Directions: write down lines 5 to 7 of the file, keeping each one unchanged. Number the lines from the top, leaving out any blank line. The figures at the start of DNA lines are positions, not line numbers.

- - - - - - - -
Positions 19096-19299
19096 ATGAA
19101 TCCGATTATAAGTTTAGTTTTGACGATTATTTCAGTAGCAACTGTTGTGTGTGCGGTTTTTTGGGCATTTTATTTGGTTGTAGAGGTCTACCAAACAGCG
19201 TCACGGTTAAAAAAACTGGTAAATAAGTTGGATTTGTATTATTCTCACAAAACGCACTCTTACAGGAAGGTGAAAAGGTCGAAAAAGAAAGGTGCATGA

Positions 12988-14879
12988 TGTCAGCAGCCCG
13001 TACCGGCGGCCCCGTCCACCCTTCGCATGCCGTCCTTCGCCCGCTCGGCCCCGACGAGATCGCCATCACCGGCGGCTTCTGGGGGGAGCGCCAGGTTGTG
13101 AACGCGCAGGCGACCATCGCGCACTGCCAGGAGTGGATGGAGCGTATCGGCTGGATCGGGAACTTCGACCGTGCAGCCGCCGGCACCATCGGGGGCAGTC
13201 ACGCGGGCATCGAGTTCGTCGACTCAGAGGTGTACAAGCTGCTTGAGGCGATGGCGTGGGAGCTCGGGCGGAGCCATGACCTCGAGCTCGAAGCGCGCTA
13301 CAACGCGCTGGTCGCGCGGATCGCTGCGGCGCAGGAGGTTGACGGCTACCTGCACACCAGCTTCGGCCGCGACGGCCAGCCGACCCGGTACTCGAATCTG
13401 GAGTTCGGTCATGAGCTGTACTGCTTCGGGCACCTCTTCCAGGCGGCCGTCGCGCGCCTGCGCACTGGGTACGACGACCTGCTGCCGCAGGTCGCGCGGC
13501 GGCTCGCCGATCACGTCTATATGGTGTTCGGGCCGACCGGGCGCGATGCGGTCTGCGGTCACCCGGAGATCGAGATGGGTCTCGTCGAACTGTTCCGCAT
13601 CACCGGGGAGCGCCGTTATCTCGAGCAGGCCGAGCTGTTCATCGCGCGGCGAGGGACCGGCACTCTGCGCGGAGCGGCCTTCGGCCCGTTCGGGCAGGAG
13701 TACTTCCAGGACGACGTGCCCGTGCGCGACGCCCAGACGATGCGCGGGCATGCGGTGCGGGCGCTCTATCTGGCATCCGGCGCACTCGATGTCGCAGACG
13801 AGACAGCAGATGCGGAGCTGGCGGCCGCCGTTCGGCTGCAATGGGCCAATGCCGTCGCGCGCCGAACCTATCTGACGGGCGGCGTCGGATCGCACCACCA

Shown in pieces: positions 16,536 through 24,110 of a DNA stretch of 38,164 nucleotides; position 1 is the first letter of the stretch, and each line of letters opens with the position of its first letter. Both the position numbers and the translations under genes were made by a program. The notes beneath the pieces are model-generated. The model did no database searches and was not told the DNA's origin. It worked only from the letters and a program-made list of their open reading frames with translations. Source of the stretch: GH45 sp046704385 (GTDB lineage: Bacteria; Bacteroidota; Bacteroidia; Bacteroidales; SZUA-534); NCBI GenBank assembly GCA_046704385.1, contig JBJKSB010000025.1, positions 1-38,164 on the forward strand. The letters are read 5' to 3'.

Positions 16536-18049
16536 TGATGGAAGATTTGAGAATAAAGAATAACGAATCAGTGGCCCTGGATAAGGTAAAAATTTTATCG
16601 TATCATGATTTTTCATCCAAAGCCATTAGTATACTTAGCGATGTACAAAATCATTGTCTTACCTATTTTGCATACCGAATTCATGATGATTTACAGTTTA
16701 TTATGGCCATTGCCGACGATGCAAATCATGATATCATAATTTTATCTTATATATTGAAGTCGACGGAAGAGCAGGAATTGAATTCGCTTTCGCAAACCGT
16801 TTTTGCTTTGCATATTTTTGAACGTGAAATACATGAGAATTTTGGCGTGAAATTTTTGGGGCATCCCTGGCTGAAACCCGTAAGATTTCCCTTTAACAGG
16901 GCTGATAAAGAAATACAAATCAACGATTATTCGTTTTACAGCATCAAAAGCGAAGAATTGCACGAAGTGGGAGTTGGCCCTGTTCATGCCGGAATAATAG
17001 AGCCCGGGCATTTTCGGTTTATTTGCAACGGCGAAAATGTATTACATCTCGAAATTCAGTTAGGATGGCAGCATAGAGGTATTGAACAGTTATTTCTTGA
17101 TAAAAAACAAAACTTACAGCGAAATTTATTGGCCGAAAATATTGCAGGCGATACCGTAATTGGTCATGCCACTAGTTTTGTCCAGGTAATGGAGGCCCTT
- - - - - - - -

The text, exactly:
Positions 12988-14879
12988 TGTCAGCAGCCCG
13001 TACCGGCGGCCCCGTCCACCCTTCGCATGCCGTCCTTCGCCCGCTCGGCCCCGACGAGATCGCCATCACCGGCGGCTTCTGGGGGGAGCGCCAGGTTGTG